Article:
Glover said there were “no words” to describe his first view of Earth from space, describing it as a “once-in-a-lifetime feeling”. And despite a number of issues during the first few hours of the flight, Dragon Resilience docked smoothly at IDA-2 at 11:01 p.m. EST Monday.
After the completion of pressurization and leak checks, the hatches were opened and first Hopkins, then Glover, then Walker and finally Noguchi floated into the ISS to hugs and handshakes from Rubins and her Russian Expedition 64 crewmates Sergei Ryzhikov and Sergei Kud-Sverchkov, who have been aboard the station since mid-October.
But for Rubins, the most exciting moment was seeing Glover—the rookie—cross the hatch for the first time. “I was so excited to see Ike’s face coming through that hatch,” she said, using Glover’s nickname, which equates to “I Know Everything”.
Her first words to him: “Oh my gosh, you’re here!”
Two days after Crew-1’s arrival, the ISS is a busier place, with a long-duration crew of seven astronauts and cosmonauts for the first time in its history. And with only six quarters currently aboard—four in the Harmony node and two in the Russian segment—there was one berth short for Hopkins, who elected to pitch his sleeping bag aboard Resilience for now. It is expected that a seventh crew quarters will arrive later in his stay.
But with so much early work pulling cargo and emergency equipment out of Crew Dragon, he expects that it will take some time to set it up as his bedroom. He has reduced the temperature a little, and praises the “roomy” nature of the spacecraft, but remains keenly aware that as well as being his bedroom it is also his crew’s ride home, too.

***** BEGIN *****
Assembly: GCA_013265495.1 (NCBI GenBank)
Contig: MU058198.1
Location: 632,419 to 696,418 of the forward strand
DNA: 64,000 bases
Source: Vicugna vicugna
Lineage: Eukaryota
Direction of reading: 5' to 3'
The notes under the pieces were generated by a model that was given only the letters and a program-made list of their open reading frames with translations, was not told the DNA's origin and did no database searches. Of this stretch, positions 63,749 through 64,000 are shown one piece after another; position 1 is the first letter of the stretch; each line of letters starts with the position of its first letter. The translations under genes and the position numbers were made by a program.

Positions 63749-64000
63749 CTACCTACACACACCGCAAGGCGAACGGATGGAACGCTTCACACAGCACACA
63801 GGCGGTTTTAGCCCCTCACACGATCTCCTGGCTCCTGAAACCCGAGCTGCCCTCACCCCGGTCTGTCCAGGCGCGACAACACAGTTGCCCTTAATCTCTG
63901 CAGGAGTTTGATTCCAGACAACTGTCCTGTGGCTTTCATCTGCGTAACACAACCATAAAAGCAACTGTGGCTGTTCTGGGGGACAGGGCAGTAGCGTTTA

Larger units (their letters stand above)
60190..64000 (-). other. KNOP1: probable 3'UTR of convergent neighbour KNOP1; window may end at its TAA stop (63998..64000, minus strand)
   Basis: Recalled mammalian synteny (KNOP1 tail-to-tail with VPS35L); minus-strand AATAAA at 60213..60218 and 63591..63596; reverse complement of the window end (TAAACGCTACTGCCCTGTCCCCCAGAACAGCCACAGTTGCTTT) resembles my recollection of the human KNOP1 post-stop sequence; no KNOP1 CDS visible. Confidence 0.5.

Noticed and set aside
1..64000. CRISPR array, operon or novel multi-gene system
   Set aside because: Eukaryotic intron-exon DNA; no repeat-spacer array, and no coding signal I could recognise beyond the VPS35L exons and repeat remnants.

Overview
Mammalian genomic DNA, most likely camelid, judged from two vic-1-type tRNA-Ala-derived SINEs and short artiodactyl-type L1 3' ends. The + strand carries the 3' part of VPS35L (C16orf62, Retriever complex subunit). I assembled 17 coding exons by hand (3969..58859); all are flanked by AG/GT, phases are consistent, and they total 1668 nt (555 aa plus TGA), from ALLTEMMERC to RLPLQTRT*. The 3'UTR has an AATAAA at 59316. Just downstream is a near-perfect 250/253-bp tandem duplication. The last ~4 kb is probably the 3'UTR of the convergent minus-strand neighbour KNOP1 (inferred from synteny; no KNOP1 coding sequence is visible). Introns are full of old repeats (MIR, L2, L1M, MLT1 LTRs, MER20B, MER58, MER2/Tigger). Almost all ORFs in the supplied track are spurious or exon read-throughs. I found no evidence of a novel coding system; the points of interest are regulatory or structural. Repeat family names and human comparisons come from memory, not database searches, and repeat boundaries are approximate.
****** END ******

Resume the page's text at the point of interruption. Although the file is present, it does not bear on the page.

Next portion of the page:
“An important piece of it,” Hopkins said, “that I don’t want to ever forget.” And with a nod back to the shuttle commanders who came before him, Hopkins acknowledges that “it just felt right” to bed down on the flight deck of his trusty ship.
Glover, on the other hand, has proven more lucky, one might think. “My brain is constantly trying to figure out where up is,” he joked, making light-hearted reference to the difficulty experienced by first-time astronauts in gaining their “space legs” in the peculiar microgravity environment.
To make Glover’s life better (or perhaps to acclimatize him more quickly), his crewmates put him in the crew quarters in Harmony’s “ceiling”. About a day after his arrival, Glover headed down to many ISS residents’ favorite place—the multi-windowed cupola—for a daytime glimpse of Earth. And the sight was profound. It “heightens an awareness,” he said, “that the planet needs protection.”
With seven long-duration crew members aboard, “you can tell that it’s a lot fuller here,” said Walker, who previously flew as part of a six-person increment on her last ISS visit in 2010.
And in reference to plans for movie star Tom Cruise to visit the station next fall, she emphasized the importance of being organized. “If you’re not organized,” she said, “you’re gonna lose your stuff in no time, flat.” Already, Crew-1 has hit the ground running, with Hopkins working with the station’s glovebox, and there is an expectation that a huge amount of research—perhaps 70 hours per week—will be possible with a larger crew.